The Grizzly’s international perspective column offers students the opportunity to share their off-campus experiences through travel writing. This week’s student is Courtney DuChene, who is studying abroad in Prague, Czech Republic.
During the first few weeks of March, semi-trucks hauled wooden huts into the square in front of the Náměstí Míru tram stop. A few days later, signs advertising crepes, hot wine, and sausages, as well as hand painted wooden eggs and brightly colored ribbons, joined the huts. Every day as I rode past it on the tram, I wondered what this little market was for. Would it be here all spring, or was it just for a limited time? In another few days, a birch tree was brought to the center of the square and decorated with ribbons and Easter eggs.
This was my first experience with the traditional Easter market. These markets, which pop up all over Prague in the month before Easter, feature gifts, such as embroidered cloth, jewelry, and candles, as well as traditional Czech Easter products like the pomlázky, which are whips made from braided willow twigs, and hand painted wooden eggs for hanging in the windows. They also feature a variety of foods that vary from traditional Czech cuisine, like sausages; trdlo, a dessert similar to churros; and hot wine; to foods borrowed from other countries, such as hamburgers and the Hungarian langos, a fried dough topped with sour cream and cheese.
The Easter markets, however, are only a part of the larger Czech Easter celebration. In the guidebook, “Top 10 Prague,” I was given before leaving for my study abroad program, Easter Monday is listed as the number 2 holiday, after New Year’s. Easter celebrations, however, extend weeks before the holiday. For example, in the Old Town Square Easter market I visited, they have a stage set up for cultural performances. When I was there, a group of elementary aged girls in brightly colored dresses held hands and danced while singing folk songs in Czech.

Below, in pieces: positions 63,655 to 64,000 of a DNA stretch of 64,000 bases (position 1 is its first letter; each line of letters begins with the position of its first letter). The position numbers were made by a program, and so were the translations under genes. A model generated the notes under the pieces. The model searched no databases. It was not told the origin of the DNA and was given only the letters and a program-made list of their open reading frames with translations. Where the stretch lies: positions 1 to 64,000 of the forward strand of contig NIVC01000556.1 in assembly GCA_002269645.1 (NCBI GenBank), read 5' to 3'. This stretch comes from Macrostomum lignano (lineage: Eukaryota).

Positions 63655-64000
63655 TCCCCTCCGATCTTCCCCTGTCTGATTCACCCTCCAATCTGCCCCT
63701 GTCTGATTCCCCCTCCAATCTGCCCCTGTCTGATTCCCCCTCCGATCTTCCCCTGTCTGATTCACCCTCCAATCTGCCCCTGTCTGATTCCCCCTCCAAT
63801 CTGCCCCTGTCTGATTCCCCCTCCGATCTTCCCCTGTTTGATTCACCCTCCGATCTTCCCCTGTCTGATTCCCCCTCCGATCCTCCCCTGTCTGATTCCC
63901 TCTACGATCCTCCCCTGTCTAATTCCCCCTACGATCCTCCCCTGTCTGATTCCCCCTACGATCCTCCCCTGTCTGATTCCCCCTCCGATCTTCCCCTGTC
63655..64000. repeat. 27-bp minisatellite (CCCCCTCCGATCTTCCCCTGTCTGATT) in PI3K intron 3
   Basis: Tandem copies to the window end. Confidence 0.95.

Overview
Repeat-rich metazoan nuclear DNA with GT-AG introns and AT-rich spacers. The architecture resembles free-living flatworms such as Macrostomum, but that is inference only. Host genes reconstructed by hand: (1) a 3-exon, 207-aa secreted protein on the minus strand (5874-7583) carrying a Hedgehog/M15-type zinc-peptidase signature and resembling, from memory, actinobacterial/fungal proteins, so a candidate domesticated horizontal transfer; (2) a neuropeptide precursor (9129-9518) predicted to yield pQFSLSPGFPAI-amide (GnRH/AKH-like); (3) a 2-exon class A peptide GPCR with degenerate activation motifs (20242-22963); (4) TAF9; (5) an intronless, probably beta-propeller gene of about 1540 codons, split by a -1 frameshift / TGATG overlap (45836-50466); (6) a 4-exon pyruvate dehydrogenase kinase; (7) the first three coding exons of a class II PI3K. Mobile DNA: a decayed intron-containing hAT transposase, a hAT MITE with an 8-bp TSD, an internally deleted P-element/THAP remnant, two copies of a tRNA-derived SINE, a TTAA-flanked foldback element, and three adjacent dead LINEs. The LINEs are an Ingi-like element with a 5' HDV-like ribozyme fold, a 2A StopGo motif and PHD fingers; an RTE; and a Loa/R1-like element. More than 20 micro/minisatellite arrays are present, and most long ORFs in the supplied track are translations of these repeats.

In addition to the Easter Markets, there are individual celebrations during the week leading up to Easter. According to the website myczechrepublic.com, Czechs celebrate the last supper on Green Thursday, Jesus’ Death on Good Friday, and the resurrection on White Saturday. On Easter Sunday, they prepare by painting eggs and decorating for the cumulation of the holiday, Easter Monday. On Easter Monday, Czech boys use their pomlázky, to lightly tap the girls in order to wish them youth and fertility. In exchange, the girls offer them painted eggs and tie colorful ribbons to their pomlázky.
Elaborate Easter celebrations are something I have missed since starting college. Growing up, my Catholic family celebrated Palm Sunday, Holy Thursday, Good Friday, and the Easter vigil on Saturday by attending mass on each of those days. Mass during these holy days deviated, however, from the typical Catholic Church service. On Holy Thursday, for example, the parish community recreated the Last Supper with a potluck dinner and we all washed each other’s feet as Jesus did for his disciples before he was crucifixed.
Since coming to Ursinus, I have not participated in these traditions partly because I am no longer a practicing Catholic and partly because I cannot celebrate with my family since the college doesn’t take time off for Easter the way it does for Thanksgiving and winter holidays. In the Czech Republic, however, Eastern Monday and Good Friday are public holidays which everyone celebrates. This is partially because Easter became a celebration of spring during the communist era rather than a religious holiday and, while the Christian roots and symbols have returned, Easter has remained a celebration for everyone, something even the non-religious, can participate in.
The big Easter celebrations here have not only allowed me to experience a new culture, but they have also reminded me of fond memories from my childhood. It has been a wonderful comfort to find a familiar holiday while I’ve been away from home.